On a recent Saturday night, while Sundance attendees partied in Park City, a cabal of Satanists gathered miles away in a small theater in Salt Lake City for a midnight ceremony of sorts. As the clock struck 12, the lights dimmed and the acolytes began to cheer in anticipation of what was to come. There were no goats slaughtered or crucifixes defiled or any of the other pop culture clichés that have been tacked onto Satanists over the years. The crowd was there to watch and celebrate the silver screen debut of their young, rapidly growing non-theistic religious movement, The Satanic Temple (TST), at a special screening organized by Sundance.
To be distributed by Magnolia pictures, Hail Satan? highlights the headline-grabbing political activists’ rise to prominence since their founding in 2013 and seeks to present their audacious-yet-noble mission to a wider audience.
TST's prime directive is maintaining that America is a pluralistic nation: one where many cultures, religions, and ways of life should coexist harmoniously without the largest of those groups attempting to dominate or exert their will over the others. The majority of this fight has been spent combating the slow creep of America’s Christian far right into local, state, and federal government. Using stunt activism where they judo-throw most people’s inherent revulsion toward Satan right back at them, TST highlights why folding the Abrahamic God into government proceedings establishes a bad precedent.
Over their five years in operation, the group has made national headlines with their “pink mass” to turn Fred Phelps’s deceased mom gay, various litter clean-up initiatives, and, most notably, their (copyrighted) Baphomet statue created to counterbalance any ten commandments monuments erected on public property. These and other campaigns feature heavily in the doc, and though filmmaker Penny Lane, whose past documentaries include Our Nixon and Nuts!, says she was already familiar with and liked the group, her opinion and understanding of TST changed dramatically over the course of the project.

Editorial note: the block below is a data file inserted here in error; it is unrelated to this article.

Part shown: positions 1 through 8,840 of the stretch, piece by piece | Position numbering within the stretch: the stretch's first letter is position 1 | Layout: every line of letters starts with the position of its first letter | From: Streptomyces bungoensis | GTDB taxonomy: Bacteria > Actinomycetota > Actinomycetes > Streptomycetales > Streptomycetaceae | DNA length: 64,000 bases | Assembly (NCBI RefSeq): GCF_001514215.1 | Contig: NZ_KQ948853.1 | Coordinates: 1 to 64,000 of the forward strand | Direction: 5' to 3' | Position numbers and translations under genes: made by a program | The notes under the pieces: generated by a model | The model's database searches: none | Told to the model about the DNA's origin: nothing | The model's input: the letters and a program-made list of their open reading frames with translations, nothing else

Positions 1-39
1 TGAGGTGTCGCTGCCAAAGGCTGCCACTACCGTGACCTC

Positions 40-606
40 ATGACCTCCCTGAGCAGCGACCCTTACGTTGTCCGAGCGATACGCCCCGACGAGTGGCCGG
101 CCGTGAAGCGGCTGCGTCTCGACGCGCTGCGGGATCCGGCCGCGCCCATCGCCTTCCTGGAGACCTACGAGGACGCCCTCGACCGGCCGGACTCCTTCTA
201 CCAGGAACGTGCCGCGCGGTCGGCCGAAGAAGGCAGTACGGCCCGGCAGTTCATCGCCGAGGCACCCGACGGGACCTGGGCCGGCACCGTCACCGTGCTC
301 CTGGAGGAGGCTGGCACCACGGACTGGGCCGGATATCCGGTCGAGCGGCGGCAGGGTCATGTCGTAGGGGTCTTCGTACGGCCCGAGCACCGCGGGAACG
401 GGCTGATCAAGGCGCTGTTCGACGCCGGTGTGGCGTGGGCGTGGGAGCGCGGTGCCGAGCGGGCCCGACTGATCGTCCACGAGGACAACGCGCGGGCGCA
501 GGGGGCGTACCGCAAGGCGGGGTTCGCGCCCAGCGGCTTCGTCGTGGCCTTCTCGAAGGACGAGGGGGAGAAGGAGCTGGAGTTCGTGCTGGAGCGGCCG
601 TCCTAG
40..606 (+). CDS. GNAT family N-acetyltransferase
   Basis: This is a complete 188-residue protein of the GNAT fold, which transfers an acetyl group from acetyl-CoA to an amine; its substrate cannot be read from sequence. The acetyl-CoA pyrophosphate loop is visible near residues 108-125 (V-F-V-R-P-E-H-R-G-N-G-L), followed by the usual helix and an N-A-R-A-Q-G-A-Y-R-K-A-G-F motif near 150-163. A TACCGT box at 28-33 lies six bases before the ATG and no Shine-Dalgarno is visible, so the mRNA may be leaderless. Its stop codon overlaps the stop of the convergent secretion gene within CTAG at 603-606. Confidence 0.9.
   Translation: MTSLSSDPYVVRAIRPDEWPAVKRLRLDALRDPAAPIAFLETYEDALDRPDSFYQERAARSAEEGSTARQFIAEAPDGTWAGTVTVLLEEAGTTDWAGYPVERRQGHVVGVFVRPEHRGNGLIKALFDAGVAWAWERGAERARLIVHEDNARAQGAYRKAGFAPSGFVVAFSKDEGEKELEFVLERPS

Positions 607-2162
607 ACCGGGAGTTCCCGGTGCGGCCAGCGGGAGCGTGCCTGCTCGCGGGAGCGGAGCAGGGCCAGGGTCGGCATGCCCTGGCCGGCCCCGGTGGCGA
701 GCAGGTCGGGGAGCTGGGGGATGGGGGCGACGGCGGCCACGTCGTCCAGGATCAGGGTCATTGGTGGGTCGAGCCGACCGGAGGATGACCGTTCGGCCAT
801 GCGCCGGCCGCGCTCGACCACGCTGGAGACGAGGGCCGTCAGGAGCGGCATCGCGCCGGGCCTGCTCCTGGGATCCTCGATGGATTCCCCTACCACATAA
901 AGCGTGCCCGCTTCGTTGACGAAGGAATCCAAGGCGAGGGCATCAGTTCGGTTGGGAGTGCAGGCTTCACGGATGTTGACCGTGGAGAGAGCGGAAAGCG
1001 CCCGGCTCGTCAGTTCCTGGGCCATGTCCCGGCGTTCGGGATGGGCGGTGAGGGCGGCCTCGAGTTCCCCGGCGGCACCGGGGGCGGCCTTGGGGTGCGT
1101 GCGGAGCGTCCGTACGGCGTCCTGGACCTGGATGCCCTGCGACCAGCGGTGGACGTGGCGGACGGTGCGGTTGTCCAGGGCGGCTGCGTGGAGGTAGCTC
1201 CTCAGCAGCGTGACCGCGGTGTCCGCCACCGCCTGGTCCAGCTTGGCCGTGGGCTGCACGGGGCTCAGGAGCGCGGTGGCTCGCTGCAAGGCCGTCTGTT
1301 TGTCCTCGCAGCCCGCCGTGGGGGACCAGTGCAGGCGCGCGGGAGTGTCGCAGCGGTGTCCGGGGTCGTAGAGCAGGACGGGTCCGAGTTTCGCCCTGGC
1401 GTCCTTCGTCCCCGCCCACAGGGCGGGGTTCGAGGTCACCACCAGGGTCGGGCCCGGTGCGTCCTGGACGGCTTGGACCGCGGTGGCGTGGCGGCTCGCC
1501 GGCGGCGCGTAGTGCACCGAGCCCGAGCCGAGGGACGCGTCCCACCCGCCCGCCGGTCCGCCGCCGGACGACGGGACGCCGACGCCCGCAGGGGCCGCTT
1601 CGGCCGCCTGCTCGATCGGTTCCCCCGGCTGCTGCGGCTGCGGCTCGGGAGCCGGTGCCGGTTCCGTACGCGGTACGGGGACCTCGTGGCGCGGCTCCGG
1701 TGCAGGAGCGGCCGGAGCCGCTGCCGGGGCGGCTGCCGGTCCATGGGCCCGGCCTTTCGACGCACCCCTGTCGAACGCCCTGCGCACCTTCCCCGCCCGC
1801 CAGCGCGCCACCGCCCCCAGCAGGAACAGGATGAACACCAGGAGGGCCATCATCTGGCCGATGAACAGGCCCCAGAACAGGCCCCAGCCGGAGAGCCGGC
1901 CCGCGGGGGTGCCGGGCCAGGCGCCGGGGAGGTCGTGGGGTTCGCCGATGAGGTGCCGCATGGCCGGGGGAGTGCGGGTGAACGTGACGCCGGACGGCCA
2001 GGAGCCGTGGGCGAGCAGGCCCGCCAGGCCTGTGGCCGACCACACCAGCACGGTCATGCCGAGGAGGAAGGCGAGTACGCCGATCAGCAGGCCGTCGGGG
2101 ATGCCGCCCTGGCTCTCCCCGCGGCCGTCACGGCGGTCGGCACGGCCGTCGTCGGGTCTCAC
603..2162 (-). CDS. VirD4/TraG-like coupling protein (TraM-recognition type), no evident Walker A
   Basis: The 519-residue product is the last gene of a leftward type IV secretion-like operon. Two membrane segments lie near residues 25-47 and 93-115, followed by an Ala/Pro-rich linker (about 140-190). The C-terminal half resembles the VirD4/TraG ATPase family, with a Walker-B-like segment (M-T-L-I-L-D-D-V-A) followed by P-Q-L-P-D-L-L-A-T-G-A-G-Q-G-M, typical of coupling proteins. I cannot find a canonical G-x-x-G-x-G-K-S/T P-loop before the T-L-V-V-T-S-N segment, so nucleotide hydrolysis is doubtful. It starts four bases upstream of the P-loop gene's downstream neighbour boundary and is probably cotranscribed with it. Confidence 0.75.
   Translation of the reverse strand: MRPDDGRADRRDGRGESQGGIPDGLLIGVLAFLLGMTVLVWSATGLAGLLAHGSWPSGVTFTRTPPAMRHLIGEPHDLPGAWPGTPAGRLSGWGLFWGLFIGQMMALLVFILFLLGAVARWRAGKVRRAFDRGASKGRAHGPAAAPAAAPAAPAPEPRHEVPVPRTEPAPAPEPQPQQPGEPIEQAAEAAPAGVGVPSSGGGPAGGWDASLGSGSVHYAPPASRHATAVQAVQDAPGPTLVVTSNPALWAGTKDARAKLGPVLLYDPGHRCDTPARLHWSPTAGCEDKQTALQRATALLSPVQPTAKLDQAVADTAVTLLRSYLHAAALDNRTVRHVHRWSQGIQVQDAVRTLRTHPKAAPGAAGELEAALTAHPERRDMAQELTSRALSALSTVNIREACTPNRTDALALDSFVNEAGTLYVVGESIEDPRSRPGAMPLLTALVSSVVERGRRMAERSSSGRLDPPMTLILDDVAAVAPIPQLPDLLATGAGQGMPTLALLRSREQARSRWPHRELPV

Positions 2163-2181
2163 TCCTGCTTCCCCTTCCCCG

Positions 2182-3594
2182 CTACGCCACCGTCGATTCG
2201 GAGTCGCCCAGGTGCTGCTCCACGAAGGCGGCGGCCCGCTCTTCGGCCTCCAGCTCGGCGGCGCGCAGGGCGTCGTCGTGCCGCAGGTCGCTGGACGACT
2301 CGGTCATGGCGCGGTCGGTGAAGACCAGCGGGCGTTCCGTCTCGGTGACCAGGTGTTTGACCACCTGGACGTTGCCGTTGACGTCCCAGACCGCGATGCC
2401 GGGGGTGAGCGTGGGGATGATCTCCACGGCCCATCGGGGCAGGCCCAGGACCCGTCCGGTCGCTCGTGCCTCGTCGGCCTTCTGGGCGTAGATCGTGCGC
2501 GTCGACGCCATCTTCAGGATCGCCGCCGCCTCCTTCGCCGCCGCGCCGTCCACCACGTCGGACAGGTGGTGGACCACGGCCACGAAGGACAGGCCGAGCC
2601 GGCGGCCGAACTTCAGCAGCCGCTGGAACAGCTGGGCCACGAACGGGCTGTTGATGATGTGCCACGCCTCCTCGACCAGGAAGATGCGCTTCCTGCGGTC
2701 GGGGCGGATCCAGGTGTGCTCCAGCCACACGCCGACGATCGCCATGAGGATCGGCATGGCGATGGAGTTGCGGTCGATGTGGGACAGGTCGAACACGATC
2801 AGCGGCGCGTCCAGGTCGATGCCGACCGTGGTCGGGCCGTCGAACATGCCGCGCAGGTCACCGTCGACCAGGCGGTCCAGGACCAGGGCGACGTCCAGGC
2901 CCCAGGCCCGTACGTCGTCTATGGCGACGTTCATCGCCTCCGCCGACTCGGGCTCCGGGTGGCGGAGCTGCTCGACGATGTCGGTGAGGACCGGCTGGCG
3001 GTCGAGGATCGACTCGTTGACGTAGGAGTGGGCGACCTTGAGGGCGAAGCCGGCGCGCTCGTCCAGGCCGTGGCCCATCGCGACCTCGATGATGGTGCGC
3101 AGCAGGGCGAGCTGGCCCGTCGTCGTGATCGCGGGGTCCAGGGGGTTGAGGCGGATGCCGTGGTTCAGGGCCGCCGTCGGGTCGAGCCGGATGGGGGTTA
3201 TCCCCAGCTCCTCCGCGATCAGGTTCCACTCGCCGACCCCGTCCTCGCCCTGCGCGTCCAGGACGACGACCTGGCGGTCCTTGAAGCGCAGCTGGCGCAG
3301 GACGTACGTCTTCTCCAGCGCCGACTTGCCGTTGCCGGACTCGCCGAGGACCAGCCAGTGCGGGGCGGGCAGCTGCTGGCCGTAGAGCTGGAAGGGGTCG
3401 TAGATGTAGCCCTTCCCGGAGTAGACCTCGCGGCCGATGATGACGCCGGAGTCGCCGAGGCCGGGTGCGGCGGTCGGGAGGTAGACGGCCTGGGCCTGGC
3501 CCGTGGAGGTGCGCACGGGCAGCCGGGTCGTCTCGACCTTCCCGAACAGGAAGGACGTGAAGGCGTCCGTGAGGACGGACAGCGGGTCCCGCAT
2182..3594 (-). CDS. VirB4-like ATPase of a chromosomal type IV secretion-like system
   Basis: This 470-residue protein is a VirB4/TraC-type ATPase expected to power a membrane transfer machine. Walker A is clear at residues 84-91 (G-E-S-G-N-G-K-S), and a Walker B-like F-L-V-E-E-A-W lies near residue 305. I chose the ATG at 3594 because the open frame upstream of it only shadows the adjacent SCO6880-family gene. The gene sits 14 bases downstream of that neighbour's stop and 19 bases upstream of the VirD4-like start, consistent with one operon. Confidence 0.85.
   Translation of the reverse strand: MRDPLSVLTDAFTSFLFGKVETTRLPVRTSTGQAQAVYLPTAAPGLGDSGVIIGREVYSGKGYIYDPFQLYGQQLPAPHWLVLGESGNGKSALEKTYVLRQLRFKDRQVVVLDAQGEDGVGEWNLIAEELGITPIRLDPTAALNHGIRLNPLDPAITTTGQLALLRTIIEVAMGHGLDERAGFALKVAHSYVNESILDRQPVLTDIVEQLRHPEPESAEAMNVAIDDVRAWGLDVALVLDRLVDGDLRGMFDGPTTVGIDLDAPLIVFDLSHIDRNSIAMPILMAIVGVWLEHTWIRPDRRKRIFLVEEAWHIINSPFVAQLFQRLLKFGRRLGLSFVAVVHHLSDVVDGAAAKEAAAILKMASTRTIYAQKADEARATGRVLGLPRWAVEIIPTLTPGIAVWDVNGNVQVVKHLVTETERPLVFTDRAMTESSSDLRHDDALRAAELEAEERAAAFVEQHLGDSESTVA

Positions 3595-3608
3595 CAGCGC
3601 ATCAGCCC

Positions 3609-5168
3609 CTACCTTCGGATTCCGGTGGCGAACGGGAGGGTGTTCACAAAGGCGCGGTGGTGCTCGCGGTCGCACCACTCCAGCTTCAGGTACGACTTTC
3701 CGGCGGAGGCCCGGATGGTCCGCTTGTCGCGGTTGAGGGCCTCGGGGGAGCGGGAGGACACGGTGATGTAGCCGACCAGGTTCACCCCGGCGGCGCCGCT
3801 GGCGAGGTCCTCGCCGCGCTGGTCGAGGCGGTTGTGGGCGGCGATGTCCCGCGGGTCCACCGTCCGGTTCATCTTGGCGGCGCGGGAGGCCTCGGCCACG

“There were so many points of discovery for me along the way. First realizing that they weren't pretending to be Satanists, but were actually Satanists," Lane, who describes herself as "living in a “secular atheist bubble,” told VICE.
"Then realizing that I actually had no idea what it meant to be a Satanist and that my ideas were largely wrong. And then realizing how many people were really involved with this movement and how personally meaningful it was to them, beyond any sort of trolling content, but as like any other religion,” she added.
As Lane learned while making Hail Satan?, TST members are not affiliated with the Anton LaVey Church of Satan, nor do they worship or believe in the classic horns and pitchfork devil. Their site's FAQ page explains that "to embrace the name Satan is to embrace rational inquiry removed from supernaturalism and archaic tradition-based superstitions." These non-theocratic core beliefs are likely to have contributed to TST's numbers growing from a handful of friends to over 50,000 global members, according to the film.